A unique collection of scientific elements sets the tone for this contemporary built-to-order home. ELIZA HAMIZAH checks it out.
Like other newlyweds, Andy and Felicia Ang wanted a cosy matrimonial home. One aspect that differentiates their home, however, is Andy’s unique collection – not of toys or art, but of scientific elements.
The couple had requested their interior designer, Cadine Lim of Prozfile, to create a physical manifestation of the periodic table. The display is made up of 118 square boxes with clear acrylic doors. Though it takes up the expanse of an entire wall in the living room, its clean design allows it to blend seamlessly with the rest of the modern contemporary home.
Find out more about the renovation which took around two months to complete and, together with furnishings and appliances, set the couple back $100,000.
Andy and Felicia cook often, so storage is priority. Additional kitchen cabinetry lines the space that was originally intended to be the dining area, and the oven and microwave are also installed here. Three bronze pendant lamps and faux leather dining chairs from Comfort Furniture accessorise this extension of the kitchen.
The couple worked with Cadine to design a contemporary-style kitchen which features a dark teal laminate and concrete-look Kompacplus countertop. A customised table for six with a marble-look quartz top not only looks elegant, but can also double as extra preparation space. This is one of Felicia’s favourite furniture items in the home.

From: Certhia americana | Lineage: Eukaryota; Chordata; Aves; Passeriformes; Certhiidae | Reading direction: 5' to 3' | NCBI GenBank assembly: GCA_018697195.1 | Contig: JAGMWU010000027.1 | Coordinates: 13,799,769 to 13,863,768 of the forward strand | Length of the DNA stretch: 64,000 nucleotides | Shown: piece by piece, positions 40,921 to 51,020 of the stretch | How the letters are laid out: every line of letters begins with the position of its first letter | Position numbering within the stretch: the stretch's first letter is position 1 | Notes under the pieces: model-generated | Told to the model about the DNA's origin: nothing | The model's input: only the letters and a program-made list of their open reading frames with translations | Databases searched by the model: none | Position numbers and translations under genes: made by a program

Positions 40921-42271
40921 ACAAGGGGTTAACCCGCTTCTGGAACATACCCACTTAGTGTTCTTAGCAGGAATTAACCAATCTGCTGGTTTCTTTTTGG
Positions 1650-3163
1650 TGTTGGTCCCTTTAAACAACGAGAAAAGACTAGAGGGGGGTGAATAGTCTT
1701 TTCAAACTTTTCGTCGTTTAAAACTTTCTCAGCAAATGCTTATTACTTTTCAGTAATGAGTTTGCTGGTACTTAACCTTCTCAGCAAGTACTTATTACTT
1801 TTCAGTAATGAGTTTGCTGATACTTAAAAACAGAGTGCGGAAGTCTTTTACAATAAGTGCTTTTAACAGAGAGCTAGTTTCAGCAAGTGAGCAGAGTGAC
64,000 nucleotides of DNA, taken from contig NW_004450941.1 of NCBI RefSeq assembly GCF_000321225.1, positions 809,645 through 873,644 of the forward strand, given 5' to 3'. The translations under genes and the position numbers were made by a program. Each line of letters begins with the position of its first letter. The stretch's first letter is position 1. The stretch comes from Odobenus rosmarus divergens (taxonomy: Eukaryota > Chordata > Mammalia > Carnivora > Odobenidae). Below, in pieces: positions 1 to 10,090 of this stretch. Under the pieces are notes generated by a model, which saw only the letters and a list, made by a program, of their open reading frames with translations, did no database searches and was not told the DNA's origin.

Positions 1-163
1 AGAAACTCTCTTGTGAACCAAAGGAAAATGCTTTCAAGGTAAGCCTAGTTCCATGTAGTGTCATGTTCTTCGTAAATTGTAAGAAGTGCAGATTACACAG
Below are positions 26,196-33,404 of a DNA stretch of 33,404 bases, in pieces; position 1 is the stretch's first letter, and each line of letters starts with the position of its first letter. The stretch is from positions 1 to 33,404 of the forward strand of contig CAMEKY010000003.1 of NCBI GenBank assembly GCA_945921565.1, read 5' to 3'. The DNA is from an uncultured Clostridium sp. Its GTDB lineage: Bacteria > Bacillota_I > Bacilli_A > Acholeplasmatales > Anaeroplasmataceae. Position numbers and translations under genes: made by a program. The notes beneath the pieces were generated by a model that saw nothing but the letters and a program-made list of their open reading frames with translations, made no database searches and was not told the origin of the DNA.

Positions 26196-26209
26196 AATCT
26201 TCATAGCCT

WHO LIVES HERE
A couple in their early 30s
HOME A five-room HDB flat in Punggol
SIZE 1,100 sq ft
His and hers
While Andy collects scientific elements, Felicia has quite the shoe collection. Cadine designed a mix of closed and open cubbies in the foyer; this ensures additional storage does not look too “boxy”, while allowing hints of colour to come through, as well as giving easy access to frequently worn footwear.
Apart from the radioactive elements, Andy plans to collect as many elements as he can. The Gold element was the most expensive. In its cubbyhole is a gold plate purchased from their trip to Tibet, as well as gold cufflinks. “We grew up learning about the periodic table but never had the chance to hold the elements. I found out you could actually collect them, and that’s when I started my own collection. To be able to feel its varying weights and textures is interesting,” says Andy. Next on his list is Caesium, the chemical element that defines time.
Stay in bed
Key design factors, such as a timeless colour palette and a sense of openness, characterise the bedroom. Warm vinyl flooring arranged in herringbone style, a minimalist customised bedframe and side table, as well as a clear glass door, complete the look.
Photography DARREN CHANG
Art direction NONIE CHEN